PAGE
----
|Associate Professor in US Politics in the School of Government and International Affairs||Room 009, Southend House|
Dr. Andersen received his PhD in 2011 from Rutgers University. He worked at the Eagleton Institute of Politics for two years at the Center on the American Governor before moving to Iowa State University in 2013 as an Assistant Professor of American Government. He joined Durham University in 2019 as an Assistant Professor in United States Politics.
Dr. Andersen studies American politics and government, focusing on political psychology and political behaviour. His research explores how people learn about politics and then how what they learn influences what they believe and how they act politically. His research has been published in some of the top academic journals, including the American Journal of Political Science, Journal of Politics, and Political Analysis.
Dr. Andersen also has extensive outreach to the media and has made numerous appearances on radio and television broadcasts in the United States and Europe.
- American Politics
- Political Psychology
- Campaigns and Elections
- Experimental Methods
- Quantitative Methods
- 2020: Trust me, I'm verified: Dynamic experiments exploring susceptibility to social media misinformation campaigns(£10000.00 from The British Academy)
Available for media contact about:
- International politics:
- Andersen, David J & DiTonto, Tessa (2020). The Importance of Candidate Sex and Partisan Preference Over Time: A Multi-day Study of Voter Decision-Making. The Journal of Politics 82(4): 1337-1353.
- Peterson, David A. M., Biederman, Lori A., Andersen, David, Ditonto, Tessa M. & Roe, Kevin (2019). Mitigating gender bias in student evaluations of teaching. PLoS ONE 14(5): e0216241.
- Andersen, David J., Redlawsk, David P. & Lau, Richard R. (2019). The Dynamic Process Tracing Environment (DPTE) as a Tool for Studying Political Communication. Political Communication 36(2): 303-314.
- Andersen, David J. & Ditonto, Tessa (2018). Information and its Presentation: Treatment Effects in Low-Information vs. High-Information Experiments. Political Analysis 26(4): 379-398.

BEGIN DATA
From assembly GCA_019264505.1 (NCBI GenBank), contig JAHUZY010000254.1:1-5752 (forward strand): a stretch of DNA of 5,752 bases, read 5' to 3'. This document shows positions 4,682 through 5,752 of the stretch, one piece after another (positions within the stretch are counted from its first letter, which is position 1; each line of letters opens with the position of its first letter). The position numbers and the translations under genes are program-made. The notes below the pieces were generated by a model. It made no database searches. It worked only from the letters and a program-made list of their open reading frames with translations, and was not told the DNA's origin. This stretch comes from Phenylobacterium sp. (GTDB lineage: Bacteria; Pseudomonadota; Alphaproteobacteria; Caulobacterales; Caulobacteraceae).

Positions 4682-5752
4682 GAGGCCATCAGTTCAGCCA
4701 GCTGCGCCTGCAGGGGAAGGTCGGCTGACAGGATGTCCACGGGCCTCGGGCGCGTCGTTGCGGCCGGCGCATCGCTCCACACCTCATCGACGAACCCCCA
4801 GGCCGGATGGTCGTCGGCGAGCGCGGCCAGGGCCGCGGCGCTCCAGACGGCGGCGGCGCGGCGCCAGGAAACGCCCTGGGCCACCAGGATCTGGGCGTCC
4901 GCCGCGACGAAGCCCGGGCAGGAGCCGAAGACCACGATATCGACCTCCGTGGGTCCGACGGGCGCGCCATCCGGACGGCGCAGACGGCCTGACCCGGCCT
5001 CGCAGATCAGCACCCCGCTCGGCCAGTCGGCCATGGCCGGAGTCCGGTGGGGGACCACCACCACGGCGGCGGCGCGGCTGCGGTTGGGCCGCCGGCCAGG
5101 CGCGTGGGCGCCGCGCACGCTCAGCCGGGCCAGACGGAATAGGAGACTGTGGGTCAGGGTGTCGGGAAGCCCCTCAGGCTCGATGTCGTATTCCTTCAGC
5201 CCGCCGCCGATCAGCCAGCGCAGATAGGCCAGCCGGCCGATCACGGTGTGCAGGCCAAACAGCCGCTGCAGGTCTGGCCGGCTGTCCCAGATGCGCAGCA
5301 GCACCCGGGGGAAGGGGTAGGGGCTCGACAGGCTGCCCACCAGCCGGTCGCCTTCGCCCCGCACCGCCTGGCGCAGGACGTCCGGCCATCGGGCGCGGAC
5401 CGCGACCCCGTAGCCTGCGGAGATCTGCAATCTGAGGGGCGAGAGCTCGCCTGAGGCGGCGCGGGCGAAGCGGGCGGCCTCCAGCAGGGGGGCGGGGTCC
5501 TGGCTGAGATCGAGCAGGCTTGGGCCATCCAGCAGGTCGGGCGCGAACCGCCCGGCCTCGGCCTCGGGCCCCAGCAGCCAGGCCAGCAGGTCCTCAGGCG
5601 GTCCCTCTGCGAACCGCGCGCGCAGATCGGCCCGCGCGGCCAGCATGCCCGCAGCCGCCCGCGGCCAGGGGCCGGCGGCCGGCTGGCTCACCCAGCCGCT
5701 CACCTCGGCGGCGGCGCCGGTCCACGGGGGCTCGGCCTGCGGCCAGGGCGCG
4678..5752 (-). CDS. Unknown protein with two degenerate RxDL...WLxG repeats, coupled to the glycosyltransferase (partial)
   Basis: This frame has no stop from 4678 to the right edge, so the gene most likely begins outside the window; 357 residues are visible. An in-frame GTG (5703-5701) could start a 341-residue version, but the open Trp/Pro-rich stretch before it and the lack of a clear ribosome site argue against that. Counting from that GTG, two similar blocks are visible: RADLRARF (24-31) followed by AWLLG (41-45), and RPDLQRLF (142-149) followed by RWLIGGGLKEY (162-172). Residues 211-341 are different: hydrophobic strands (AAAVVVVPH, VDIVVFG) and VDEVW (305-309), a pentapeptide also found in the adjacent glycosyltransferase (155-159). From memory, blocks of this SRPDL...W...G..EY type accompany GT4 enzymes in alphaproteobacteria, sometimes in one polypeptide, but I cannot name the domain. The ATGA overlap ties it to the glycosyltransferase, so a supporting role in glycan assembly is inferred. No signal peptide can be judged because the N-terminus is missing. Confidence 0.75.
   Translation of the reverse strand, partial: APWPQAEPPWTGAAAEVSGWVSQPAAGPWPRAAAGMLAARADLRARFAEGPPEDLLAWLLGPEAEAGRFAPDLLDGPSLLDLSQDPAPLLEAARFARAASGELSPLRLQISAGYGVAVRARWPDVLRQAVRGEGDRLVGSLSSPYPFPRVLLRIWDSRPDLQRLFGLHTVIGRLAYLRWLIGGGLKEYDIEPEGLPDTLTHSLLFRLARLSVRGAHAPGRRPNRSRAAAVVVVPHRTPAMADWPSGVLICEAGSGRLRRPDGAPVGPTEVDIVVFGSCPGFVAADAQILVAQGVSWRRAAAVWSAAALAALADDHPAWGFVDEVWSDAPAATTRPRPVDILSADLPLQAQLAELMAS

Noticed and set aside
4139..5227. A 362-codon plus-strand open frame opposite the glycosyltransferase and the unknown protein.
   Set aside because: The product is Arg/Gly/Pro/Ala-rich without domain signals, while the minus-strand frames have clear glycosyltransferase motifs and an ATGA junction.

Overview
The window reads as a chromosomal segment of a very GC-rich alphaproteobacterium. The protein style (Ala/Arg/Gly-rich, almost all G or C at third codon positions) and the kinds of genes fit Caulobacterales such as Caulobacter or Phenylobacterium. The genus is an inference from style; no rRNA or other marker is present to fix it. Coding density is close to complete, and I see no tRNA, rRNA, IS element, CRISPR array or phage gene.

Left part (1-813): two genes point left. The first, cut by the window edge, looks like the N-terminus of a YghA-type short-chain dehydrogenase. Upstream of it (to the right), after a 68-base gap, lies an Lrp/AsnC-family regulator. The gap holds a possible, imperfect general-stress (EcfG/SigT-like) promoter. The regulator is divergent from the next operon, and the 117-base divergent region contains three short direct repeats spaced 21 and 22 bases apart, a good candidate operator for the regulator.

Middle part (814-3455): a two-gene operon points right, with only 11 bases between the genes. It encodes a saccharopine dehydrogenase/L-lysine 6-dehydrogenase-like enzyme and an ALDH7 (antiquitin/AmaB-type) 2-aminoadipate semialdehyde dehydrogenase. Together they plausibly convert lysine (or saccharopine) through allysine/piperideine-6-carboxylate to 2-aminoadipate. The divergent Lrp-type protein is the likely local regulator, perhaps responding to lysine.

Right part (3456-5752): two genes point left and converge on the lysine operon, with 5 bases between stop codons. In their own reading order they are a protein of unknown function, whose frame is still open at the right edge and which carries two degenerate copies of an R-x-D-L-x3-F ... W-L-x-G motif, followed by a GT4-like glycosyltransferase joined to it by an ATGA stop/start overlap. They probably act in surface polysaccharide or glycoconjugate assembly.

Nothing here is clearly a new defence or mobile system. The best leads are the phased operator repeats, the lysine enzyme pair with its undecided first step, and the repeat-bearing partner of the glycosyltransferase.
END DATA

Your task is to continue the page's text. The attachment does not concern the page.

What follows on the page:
- Ditonto, Tessa & Andersen, David J. (2018). Two’s a Crowd: Women Candidates in Concurrent Elections. Journal of Women, Politics & Policy 39(3): 257-284.
- Andersen, David J. & Lau, Richard R. (2018). Pay Rates and Subject Performance in Social Science Experiments Using Crowdsourced Online Samples. Journal of Experimental Political Science 5(3): 217-229.
- Lau, Richard R., Andersen, David J., Ditonto, Tessa M., Kleinberg, Mona S. & Redlawsk, David P. (2017). Effect of Media Environment Diversity and Advertising Tone on Information Search, Selective Exposure, and Affective Polarization. Political Behavior 39(1): 231-255.
- Major, Mark & Andersen, David J. (2016). Polls and Elections: Swift Boating Reconsidered: News Coverage of Negative Presidential Ads. Presidential Studies Quarterly 46(4): 891.
- Andersen, David J. (2016). An Outsider’s Inside View of the Iowa Caucuses. PS: Political Science & Politics 49(04): 788.
- Andersen, David J. & Junn, Jane (2010). Deracializing Obama: White Voters and the 2004 Illinois U.S. Senate Race. American Politics Research 38(3): 443.
- Vercellotti, Timothy & Andersen, David (2009). Voter-Identification Requirements and the Learning Curve. PS: Political Science & Politics 42(01): 117.
- Lau, Richard R., Andersen, David J. & Redlawsk, David P. (2008). An Exploration of Correct Voting in Recent U.S. Presidential Elections. American Journal of Political Science 52(2): 395.